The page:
DIY Cleaning & Organizing

How to Clean a Sponge: 3 Ways That Really Work

Learn how to clean a sponge in the microwave, and other ways to degrime and sanitize this hardworking kitchen tool.
A soapy yellow dish sponge sits on the edge of a kitchen sink.

Photo: Tom Fenenga for Bob Vila

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It’s often said that we tend to neglect those nearest to us, and this is especially true of our closest cleaning confidant: the sponge. This porous powerhouse stays by our side during life’s messiest, murkiest hours—mopping up tough grit and slippery spills in the kitchen—all the while accumulating its own fair share of germy filth. Fortunately, you can restore a sullied sponge to its former glory with three techniques that banish bacteria, keeping your right-hand cleaning buddy safe and sanitized.

1. In the Microwave

Woman puts yellow dish sponge inside the microwave.
Photo: Tom Fenenga for Bob Vila

If the only reason you find yourself putting your sponge into the microwave is because you use the tool to scrub away stubborn food debris, it’s time to turn the tables and make that countertop oven the cleaning hero. The secret to how to clean a sponge in the microwave lies in the appliance’s high-temp capabilities; its high heat destroys or inactivates most malicious bacteria, viruses, and spores hiding in your sponges.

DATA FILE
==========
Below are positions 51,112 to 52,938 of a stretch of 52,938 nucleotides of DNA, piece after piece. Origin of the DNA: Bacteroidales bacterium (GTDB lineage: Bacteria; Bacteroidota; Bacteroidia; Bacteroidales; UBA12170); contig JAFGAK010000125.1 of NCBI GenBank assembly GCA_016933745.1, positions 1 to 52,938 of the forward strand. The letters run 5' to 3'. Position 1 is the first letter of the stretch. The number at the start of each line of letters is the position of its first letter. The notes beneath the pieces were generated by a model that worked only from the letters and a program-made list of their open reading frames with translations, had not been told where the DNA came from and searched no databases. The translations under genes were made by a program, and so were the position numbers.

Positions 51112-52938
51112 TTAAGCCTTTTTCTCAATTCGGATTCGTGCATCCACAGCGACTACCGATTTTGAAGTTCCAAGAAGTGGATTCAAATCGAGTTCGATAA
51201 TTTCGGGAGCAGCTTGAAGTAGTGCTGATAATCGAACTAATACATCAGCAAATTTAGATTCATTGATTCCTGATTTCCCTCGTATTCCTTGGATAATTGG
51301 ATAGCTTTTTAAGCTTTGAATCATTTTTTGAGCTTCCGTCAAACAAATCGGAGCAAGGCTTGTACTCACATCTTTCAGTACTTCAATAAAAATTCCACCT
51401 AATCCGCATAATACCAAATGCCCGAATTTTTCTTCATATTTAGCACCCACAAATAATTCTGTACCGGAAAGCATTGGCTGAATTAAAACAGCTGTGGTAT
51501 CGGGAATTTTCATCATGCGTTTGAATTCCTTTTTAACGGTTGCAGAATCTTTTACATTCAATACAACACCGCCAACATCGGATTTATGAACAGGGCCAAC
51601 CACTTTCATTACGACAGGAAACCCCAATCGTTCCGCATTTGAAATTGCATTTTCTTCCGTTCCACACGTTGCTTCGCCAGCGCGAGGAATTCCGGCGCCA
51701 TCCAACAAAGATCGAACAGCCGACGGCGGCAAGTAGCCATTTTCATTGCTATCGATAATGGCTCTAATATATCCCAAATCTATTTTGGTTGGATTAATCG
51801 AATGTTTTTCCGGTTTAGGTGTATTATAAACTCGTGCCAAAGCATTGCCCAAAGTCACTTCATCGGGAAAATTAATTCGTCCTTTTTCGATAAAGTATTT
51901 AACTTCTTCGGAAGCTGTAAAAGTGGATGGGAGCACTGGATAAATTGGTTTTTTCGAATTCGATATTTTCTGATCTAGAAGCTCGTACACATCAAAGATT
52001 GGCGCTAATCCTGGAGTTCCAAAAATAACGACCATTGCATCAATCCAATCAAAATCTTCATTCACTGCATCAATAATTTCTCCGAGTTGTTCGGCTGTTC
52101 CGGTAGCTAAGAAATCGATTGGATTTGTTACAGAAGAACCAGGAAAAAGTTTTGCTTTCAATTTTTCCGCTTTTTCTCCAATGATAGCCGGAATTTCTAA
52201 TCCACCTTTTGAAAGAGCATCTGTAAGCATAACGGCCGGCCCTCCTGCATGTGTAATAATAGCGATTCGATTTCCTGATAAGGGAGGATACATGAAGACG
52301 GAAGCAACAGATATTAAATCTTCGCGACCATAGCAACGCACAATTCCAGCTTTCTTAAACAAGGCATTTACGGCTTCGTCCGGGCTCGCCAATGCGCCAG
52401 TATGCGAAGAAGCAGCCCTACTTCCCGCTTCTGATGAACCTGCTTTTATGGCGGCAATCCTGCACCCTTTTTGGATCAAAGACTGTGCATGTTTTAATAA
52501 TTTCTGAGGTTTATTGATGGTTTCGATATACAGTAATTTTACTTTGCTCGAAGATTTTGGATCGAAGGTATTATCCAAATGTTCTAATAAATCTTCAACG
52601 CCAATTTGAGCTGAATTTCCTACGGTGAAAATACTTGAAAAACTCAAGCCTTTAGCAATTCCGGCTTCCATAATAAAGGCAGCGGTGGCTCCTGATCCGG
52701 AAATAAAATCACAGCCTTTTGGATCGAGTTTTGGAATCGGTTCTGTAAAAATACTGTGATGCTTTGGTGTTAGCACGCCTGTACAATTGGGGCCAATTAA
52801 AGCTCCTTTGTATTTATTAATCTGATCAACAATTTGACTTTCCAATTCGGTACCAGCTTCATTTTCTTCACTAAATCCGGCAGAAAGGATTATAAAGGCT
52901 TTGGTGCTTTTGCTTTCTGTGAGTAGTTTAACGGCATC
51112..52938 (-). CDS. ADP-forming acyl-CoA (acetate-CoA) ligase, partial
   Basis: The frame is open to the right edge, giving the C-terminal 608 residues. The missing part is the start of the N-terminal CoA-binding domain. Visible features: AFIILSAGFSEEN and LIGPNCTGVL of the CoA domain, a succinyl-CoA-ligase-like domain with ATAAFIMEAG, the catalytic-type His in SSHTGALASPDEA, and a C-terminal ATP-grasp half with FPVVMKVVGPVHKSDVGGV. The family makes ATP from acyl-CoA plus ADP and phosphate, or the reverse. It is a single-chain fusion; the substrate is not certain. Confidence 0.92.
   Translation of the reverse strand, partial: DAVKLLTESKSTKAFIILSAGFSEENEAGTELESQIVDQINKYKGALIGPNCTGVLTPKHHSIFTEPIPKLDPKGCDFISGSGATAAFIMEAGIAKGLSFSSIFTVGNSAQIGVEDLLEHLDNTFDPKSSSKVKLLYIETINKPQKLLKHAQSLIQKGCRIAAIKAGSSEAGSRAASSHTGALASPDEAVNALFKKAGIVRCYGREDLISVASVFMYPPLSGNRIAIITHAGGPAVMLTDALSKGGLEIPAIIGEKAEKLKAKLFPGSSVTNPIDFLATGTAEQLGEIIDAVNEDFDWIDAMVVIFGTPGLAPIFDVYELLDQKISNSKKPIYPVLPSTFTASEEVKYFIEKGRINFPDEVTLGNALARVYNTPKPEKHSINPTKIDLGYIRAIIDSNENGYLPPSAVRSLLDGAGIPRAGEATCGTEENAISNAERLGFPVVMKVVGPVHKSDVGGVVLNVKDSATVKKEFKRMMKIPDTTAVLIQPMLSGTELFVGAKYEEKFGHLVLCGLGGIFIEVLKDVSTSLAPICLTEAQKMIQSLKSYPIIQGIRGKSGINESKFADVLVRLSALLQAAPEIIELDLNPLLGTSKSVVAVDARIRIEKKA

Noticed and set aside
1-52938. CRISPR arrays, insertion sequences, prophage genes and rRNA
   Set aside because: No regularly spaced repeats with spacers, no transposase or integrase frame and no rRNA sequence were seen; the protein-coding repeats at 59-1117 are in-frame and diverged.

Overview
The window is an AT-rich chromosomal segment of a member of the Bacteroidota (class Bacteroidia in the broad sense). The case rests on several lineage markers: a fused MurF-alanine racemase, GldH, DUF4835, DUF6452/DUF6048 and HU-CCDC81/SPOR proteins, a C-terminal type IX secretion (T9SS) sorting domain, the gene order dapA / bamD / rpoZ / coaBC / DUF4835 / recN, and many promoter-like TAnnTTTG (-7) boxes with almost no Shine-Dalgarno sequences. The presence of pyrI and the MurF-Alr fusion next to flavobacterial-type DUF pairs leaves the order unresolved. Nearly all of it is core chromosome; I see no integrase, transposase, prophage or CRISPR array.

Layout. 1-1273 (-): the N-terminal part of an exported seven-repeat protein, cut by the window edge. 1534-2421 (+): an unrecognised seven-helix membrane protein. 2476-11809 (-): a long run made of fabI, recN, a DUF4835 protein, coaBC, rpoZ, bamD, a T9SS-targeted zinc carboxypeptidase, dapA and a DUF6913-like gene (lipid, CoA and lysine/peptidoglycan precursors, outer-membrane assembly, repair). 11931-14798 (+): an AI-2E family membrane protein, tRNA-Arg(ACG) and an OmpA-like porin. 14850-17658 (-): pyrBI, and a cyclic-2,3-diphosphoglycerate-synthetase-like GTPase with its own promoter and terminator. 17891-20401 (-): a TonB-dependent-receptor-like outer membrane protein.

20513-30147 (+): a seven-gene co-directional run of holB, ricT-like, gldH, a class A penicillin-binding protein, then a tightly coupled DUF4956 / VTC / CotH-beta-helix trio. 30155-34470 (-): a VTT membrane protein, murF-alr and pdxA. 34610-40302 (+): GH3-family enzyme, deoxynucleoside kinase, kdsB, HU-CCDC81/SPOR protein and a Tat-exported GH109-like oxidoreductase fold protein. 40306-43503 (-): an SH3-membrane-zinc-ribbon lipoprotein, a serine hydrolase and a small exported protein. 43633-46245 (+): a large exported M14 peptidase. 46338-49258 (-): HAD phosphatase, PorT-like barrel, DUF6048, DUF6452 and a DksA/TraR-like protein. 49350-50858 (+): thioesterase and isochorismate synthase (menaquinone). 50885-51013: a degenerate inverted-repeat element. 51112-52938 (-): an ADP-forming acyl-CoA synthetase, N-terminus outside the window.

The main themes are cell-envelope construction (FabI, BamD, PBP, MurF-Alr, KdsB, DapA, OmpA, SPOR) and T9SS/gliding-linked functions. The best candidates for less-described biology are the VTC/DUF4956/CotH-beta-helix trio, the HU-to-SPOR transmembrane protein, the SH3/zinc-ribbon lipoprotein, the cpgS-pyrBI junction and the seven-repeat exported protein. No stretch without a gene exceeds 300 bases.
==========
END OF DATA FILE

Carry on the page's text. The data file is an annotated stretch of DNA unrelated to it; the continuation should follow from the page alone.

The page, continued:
Rescue any nonmetallic sponge from the toxic turf of the kitchen counter, where it may have been exposed to raw meat, eggs, vegetables, and more—and moisten it with a half cup of water. Place the sponge in the microwave and nuke it on high for 2 minutes to zap germs and kill bacteria. Allow the steaming-hot sponge to cool completely before removing and reusing.

2. With Bleach

Soaking a yellow dish sponge in a bucket of a bleach solution.
Photo: Tom Fenenga for Bob Vila

Long heralded for its stain-removing prowess in the laundry room, bleach can also act as the surprising standout for getting your sponges squeaky clean. Among its many talents, bleach can eradicate 99.9 percent of the harmful pathogens that often rear their head in the kitchen and on your trusty scrubber—namely salmonella, E. coli, and pseudomonas.

To help this germ destroyer go to battle with the bacteria in your sponge, combine three-quarters of a cup of bleach with one gallon of water in a bowl or bucket. Let the sponge soak in this bath for approximately five minutes. Remove the sponge from the bleach solution, and wring it out to reveal your old, trusted cleaning companion, but now sporting a fresh new look.

3. In the Dishwasher

Woman puts yellow sponge in top rack of dishwasher with mugs.
Photo: Tom Fenenga for Bob Vila

Even if your dishwasher is already crammed with everything but the kitchen sink, aim to squeeze that dirty sponge in the next time you load the dishwasher. The high heat and vigorous spray of the dishwasher pack a double whammy, deodorizing and disinfecting your sponge by destroying any stealthy bacteria that may have taken up residence in its walls.

To leave all those germs behind, place the scrubber in the dishwasher and set it to the hottest wash cycle and a heated dry. When the timer sounds, you’ll find your slob of a sponge transformed into one very hygienic housemate—and you’ll be armed with three techniques to keep it that way in the future.